Published February 22, 2007
I know Lent is not a competitive sport, but over the years it has become obvious to me that some folks make sacrifices all year, so when it comes to Lent, their sacrificial muscles are already warmed up.
There are the many people who lovingly tend to elderly parents, day in and day out. The “child,” who may be 50, 60 or 70 years old, has to monitor medications, prepare meals, and, most of all, be endlessly patient.
The little Lents of such people are myriad: the party you can’t attend because you don’t want to leave Mom or Dad alone. The mornings when you would rather be out having coffee with a friend, but instead you are at the nursing home, sitting at the bedside.
Many parents also face little Lents each day. The nights when the baby just won’t settle down, and you end up getting three hours of sleep, total, even though you have a big presentation at work the next day.
The times when it seems all your friends are heading off on seaside jaunts, and your kids need braces, so you stay in town and get a tan in your own backyard.
And then, just when it seems you are over the hump, when your grocery list no longer reads “diapers” and “baby wipes,” the pregnancy test comes back positive, at the same time your youngest is entering the teen years.
There are also people whose physical conditions create a perpetual Lent. They may be struggling with a disability from birth or may have acquired some painful ailment in adulthood.
All these people, whether they are tending to elderly relatives, nurturing children or enduring physical pain, may not realize that, through their suffering, they have the opportunity to show Jesus how much they love him.
And isn’t that what Lent is all about, really? Whatever we give up, whether it is a habit like watching television or a special treat, like desserts, we are saying to Jesus: I am doing this out of love for you. I am making a sacrifice, just as a mother does, out of love for her child.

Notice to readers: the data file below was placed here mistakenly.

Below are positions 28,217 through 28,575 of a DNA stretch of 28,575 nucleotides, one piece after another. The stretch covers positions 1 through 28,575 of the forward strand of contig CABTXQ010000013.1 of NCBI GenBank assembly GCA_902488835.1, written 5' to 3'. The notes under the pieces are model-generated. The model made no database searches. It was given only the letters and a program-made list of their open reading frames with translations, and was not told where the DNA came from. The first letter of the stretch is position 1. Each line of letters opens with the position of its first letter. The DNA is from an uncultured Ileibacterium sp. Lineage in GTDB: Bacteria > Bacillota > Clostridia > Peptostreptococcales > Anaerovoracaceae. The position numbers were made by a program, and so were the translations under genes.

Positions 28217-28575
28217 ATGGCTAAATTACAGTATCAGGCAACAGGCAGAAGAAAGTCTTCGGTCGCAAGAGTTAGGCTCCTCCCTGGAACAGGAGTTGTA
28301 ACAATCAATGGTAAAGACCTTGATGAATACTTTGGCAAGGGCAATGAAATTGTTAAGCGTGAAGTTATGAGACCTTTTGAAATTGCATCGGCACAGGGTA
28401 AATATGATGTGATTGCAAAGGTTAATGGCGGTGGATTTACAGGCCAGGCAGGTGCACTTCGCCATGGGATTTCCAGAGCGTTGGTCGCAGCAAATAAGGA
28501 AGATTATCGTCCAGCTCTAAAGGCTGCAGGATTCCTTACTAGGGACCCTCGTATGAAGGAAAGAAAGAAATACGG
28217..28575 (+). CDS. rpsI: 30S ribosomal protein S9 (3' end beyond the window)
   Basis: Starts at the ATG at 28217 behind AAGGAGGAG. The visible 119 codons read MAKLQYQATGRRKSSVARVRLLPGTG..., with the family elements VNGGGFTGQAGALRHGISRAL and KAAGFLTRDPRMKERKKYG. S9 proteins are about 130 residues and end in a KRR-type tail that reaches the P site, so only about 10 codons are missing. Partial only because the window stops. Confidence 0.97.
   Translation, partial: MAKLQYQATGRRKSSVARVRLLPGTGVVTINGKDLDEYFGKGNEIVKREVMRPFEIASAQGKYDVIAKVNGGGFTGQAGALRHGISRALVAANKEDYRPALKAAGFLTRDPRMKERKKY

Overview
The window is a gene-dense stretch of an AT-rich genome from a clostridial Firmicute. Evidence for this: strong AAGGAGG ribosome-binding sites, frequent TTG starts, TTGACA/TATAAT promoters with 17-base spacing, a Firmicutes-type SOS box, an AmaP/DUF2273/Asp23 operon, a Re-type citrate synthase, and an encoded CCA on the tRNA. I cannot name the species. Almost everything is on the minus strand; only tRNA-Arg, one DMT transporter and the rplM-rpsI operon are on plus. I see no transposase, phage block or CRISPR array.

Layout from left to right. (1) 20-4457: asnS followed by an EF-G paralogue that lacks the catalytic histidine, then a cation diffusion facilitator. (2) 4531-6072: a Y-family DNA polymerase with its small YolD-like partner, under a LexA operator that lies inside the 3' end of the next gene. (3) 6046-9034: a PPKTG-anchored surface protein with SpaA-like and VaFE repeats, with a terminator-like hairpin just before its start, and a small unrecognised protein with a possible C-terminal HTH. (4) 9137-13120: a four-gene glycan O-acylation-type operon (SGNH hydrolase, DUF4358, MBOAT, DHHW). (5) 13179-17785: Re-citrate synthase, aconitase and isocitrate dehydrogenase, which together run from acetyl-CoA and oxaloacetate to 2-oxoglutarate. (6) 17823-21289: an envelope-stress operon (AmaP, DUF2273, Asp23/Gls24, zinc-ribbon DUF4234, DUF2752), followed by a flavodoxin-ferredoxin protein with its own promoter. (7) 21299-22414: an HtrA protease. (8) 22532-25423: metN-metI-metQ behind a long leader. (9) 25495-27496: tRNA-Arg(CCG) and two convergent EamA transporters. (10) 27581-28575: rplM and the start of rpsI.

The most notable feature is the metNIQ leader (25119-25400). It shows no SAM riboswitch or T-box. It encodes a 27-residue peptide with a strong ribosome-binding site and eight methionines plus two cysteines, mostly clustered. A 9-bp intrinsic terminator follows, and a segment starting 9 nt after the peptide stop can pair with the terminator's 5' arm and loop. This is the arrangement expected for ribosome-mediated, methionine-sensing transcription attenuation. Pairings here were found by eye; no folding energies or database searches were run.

It would be tempting for people whose lives seem to be a perpetual Lent to despair and think God has given up on them. But one of the greatest strengths of Catholicism is its ability to give meaning and dignity to suffering.
Fortunately, we have spiritual guides to help us on our way, such as Flannery
O’ Connor, the Catholic writer who contracted lupus, a terminal and debilitating illness, when she was in her twenties. After a long and painful decline, she died at age 39.
Rather than bemoaning her fate, O’Connor said that those who suffer before they die are experiencing God’s grace because they can participate in Christ’s suffering and receive His mercy.
This Lent, in addition to doing something extra for Christ, we can also offer Him the sufferings that have been given to us, rather than chosen. In my case, it is a tendency toward anxiety and depression.
“Some people feel guilty about their anxieties and regard them as a defect of faith,” wrote C.S. Lewis, “but they are afflictions, not sins. … (and) they are, if we can so take them, our share in the passion of Christ.”
Dear readers, let us keep our hearts centered on our beloved Jesus during Lent. As Gerard Manley Hopkins wrote in “O Deus, ego amo te”…
Thou, thou, my Jesus, after me
Didst reach thine arms out dying,
For my sake sufferedst nails and lance,
Mocked and marred countenance,
Sorrows passing number,
Sweat and care and cumber,
Yea, and death, and this for me,
And thou couldst see me sinning:
Then I, why should not I love thee,
Jesu, so much in love with me?
Lent is part of the Christian journey, which is, at heart, a love story between God and human beings. And we all know that this is one love story with a happy ending.
Lorraine V. Murray’s three books are available at www.lorrainevmurray.com and may also be ordered at local bookstores. Contact her for signed copies at firstname.lastname@example.org. Artwork by her husband, Jef Murray, can be seen at www.jefmurray.com.